I am not sure how many of you know about a British director named Michael Winterbottom (Jude, The Claim, and Code 46). Well if you know him, then you will know what I mean when I say that Dear Frankie is what would happen if Michael Winterbottom made a family film.
The film explores a struggling relationship between a mother, Lizzie (Emily Mortimer), and her deaf son, Frankie (Jack McElhone). Lizzie has been protecting her son by lying to him about his father. She has even concocted an elaborate plan to write her son as his father, who happens to be away at sea on the HMS Accra. The real story of Frankie's father is one she hopes never to tell her son.
Lizzie's constructed world of Frankie's new dad comes to a grinding halt when it is revealed that the HMS Accra is anchoring near where Lizzie and her son live. With the help of Lizzie's friend Marie (Sharon Small), Lizzie hires a stranger (Gerard Butler) to assume the role of Frankie's father returning from duties at sea.
Can the secret be contained? Will Frankie guess the lies? Who is this stranger?
Dear Frankie is a very somber and light-hearted tale of a mother's undying love to protect her child. Mortimer is strong-willed but very restrained, which allows for her character's lying to be believable. Mortimer is also quite good at showing her character's guilt in the quietest of scenes and there are a lot of them.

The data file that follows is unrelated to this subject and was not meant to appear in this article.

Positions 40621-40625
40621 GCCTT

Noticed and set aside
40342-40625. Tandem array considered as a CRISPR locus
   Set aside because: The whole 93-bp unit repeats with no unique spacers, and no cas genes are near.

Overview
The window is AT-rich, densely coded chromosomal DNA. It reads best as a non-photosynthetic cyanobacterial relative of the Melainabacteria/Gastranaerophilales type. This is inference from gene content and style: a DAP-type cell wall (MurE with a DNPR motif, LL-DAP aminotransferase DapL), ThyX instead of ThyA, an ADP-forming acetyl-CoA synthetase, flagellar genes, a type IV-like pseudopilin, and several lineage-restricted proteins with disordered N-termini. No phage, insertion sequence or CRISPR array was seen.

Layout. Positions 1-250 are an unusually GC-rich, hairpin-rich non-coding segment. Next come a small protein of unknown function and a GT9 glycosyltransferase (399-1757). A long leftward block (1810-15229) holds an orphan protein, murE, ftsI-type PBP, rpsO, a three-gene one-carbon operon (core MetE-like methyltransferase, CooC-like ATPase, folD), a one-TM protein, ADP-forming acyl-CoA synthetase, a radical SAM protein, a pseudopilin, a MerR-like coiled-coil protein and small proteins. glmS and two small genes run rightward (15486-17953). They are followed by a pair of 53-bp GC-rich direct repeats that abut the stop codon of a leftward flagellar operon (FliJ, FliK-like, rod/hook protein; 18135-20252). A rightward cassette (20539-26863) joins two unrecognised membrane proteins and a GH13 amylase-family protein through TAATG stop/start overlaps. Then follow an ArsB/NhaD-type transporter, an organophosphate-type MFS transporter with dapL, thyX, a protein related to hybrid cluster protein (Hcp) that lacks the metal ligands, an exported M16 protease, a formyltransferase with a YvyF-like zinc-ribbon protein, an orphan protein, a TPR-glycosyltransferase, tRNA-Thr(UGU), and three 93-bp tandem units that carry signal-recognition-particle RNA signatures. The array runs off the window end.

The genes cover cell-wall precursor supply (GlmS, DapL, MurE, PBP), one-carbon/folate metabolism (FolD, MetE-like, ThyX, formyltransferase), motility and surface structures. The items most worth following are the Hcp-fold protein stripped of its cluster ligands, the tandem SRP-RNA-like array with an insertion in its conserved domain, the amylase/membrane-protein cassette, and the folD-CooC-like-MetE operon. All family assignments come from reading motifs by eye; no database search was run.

The reason I compare this film to that of Michael Winterbottom is because Winterbottom's unflinching focus on the mood of the scene is so evident in this picture that it becomes a conscious entity unto itself. Mood, depressive behavior, cold climate, hopelessness, and strange love are all staples of Winterbottom and this film has them all.
The film is directed by newcomer Shona Auerbach and written by relatively new screenwriter Andrea Gibb, who really seem to thrive in the Winterbottom mold. However, they have more humor than Winterbottom often allows.
I really enjoyed Mortimer and the performances of McElhone and Butler, but I never felt drawn in or close to them. The only real connection I had to the characters was on the most basic of feelings, like a mother's love. It is weird, but a film with so many moods, you would think that you would be drawn in more. I have the same problem with Michael Winterbottom films as well. Go figure.
Dear Frankie is a quaint little film, but no where near a great film. (3 out of 5) So Says the Soothsayer.